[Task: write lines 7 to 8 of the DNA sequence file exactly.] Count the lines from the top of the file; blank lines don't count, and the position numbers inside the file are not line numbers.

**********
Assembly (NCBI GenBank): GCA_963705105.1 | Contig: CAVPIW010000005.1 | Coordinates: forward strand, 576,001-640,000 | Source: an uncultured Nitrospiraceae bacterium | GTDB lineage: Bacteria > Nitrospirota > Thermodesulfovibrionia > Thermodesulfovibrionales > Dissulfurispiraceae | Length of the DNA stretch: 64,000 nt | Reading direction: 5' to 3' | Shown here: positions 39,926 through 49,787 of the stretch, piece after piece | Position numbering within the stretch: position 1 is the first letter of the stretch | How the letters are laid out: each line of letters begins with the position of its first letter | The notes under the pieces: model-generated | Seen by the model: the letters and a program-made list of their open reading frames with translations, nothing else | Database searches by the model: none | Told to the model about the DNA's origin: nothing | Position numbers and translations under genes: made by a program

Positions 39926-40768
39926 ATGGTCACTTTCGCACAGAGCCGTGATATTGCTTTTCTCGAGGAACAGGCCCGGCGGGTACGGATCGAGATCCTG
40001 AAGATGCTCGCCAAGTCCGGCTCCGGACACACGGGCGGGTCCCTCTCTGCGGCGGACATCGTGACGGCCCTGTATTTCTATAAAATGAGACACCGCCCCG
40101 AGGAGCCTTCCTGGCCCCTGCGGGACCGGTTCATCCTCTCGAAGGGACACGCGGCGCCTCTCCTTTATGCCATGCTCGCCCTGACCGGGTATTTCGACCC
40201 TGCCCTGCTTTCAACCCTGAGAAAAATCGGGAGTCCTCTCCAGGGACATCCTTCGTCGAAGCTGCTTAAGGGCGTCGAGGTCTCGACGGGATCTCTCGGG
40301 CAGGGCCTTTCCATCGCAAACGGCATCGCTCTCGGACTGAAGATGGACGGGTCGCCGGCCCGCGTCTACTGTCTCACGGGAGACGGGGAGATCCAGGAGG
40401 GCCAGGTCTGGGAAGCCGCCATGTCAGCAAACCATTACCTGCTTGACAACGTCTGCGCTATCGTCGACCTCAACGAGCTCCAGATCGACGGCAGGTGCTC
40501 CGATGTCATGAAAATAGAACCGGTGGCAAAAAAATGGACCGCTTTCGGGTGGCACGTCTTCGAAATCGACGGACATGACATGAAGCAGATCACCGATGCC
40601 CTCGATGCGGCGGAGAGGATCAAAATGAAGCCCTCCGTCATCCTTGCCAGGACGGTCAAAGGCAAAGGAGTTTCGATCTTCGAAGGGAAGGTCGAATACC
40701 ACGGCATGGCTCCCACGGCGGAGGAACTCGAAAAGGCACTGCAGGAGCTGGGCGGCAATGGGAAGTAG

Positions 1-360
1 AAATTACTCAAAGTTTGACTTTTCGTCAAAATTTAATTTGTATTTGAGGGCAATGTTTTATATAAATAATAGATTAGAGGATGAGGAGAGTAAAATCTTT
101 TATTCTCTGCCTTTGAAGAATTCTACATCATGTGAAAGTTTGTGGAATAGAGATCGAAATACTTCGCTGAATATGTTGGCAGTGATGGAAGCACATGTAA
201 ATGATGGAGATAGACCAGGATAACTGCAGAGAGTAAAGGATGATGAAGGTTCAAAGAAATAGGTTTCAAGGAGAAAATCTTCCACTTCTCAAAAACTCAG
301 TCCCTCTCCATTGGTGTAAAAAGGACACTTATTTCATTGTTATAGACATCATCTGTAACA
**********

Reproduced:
40301 CAGGGCCTTTCCATCGCAAACGGCATCGCTCTCGGACTGAAGATGGACGGGTCGCCGGCCCGCGTCTACTGTCTCACGGGAGACGGGGAGATCCAGGAGG
40401 GCCAGGTCTGGGAAGCCGCCATGTCAGCAAACCATTACCTGCTTGACAACGTCTGCGCTATCGTCGACCTCAACGAGCTCCAGATCGACGGCAGGTGCTC